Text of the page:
For those of you who are closely following the Anna Nicole Smith story, this article by Professor Joanna Grossman clearly sets out the legal reasoning behind Judge Larry Seidlin's "odd," "tearfully delivered," but also apparently correct ruling in the Broward County case.
There is also a link to Judge Seidlin's written and likely tear-stained opinion, in which he notes, among other things, his feeling of wonder that the case ended up in his courtroom. Ultimately, he concludes, there is no real explanation -- the "dominoes of the universe" simply fell in such a way that he would get his 15 minutes of weepy fame.
Grossman also explains why the baby gets all of Smith's estate. The short version -- and I should stress that what I knew about wills and trusts was loaded into short-term memory for the sole purpose of taking the bar exam -- is that the bequests in Smith's will (assuming it's even valid) lapsed because her son was the sole beneficiary, and he was already dead. That means she basically died intestate, and under intestacy statutes the baby is the next-of-kin. Baby don't have to share with Granny, neither, so there will be one less garish mansion with a huge, dollar-sign shaped pool in Texas for the foreseeable future.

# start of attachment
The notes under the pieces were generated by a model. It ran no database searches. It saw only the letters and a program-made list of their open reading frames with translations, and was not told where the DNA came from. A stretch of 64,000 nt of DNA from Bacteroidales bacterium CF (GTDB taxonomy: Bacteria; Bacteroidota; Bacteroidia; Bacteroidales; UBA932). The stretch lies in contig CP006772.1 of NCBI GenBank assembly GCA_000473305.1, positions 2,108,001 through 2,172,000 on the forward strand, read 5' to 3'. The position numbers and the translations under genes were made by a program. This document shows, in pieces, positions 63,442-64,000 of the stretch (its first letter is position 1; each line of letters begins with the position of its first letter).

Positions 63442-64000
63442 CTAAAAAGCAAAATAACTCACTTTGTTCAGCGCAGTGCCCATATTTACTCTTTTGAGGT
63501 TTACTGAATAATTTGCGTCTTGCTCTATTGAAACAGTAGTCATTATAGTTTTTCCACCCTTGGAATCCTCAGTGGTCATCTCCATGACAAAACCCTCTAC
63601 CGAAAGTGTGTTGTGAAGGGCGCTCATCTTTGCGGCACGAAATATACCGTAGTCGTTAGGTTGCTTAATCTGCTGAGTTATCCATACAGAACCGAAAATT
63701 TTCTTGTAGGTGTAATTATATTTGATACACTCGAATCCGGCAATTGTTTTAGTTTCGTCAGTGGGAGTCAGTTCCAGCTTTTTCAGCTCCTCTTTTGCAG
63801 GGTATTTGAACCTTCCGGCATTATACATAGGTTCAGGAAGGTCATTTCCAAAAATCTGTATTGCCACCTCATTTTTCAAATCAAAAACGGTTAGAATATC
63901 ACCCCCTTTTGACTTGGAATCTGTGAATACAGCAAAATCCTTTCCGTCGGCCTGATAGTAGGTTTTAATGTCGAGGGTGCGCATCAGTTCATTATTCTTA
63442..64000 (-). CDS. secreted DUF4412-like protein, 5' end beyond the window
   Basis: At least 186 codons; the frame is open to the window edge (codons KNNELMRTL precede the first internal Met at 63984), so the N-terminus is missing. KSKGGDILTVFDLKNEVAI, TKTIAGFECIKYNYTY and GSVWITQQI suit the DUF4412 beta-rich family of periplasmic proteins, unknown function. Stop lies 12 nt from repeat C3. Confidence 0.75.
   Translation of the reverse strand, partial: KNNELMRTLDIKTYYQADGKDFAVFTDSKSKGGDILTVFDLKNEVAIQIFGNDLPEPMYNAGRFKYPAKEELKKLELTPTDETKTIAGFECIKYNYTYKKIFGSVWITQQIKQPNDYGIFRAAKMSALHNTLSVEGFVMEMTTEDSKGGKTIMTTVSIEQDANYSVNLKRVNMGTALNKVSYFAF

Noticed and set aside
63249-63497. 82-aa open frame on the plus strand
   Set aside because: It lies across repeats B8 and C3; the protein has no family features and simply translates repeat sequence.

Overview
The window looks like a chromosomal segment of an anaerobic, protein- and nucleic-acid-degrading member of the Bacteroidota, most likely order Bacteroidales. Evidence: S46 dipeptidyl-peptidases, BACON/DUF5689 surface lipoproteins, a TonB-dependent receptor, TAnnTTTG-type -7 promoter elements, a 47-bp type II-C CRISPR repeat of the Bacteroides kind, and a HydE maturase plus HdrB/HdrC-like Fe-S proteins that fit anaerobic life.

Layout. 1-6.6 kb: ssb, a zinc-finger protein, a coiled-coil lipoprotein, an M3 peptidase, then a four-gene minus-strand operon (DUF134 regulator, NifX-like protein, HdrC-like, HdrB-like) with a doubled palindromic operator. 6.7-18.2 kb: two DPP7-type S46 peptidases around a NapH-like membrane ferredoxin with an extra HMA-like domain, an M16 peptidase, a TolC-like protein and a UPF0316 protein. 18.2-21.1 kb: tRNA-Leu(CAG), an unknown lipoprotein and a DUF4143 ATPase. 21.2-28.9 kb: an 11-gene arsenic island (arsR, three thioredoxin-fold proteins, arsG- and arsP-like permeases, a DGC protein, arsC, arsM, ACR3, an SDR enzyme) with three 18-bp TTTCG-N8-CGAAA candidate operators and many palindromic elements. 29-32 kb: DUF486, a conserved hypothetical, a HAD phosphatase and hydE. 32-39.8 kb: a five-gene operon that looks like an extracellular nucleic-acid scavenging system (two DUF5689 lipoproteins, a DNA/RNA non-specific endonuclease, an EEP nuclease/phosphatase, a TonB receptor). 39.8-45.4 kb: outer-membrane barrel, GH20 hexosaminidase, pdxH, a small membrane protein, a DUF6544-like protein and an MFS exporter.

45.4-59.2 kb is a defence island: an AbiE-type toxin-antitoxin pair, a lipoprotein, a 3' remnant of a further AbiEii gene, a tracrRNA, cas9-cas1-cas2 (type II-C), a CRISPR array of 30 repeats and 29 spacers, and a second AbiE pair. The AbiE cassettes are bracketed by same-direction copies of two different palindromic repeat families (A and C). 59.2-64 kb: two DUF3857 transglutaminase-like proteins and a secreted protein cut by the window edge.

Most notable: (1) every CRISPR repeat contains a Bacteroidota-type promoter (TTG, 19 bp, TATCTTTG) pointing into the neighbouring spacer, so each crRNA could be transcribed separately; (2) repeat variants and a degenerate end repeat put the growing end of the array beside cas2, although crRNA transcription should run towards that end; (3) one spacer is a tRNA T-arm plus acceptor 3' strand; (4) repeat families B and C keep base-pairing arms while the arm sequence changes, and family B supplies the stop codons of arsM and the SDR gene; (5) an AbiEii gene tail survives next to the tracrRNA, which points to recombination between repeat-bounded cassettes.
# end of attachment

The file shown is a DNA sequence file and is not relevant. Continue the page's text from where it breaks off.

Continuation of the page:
Thus, baby gets the money, and the battle now turns to who gets the baby. That paternity suit is already raging in California court. Hopefully, it will be resolved by the results of the poll on this website, in which I am currently leading the second-place candidate, Superstars of the Mexican Wrestling Federation, by a wide margin, with photographer Larry Birkhead tied for third place with Urkel.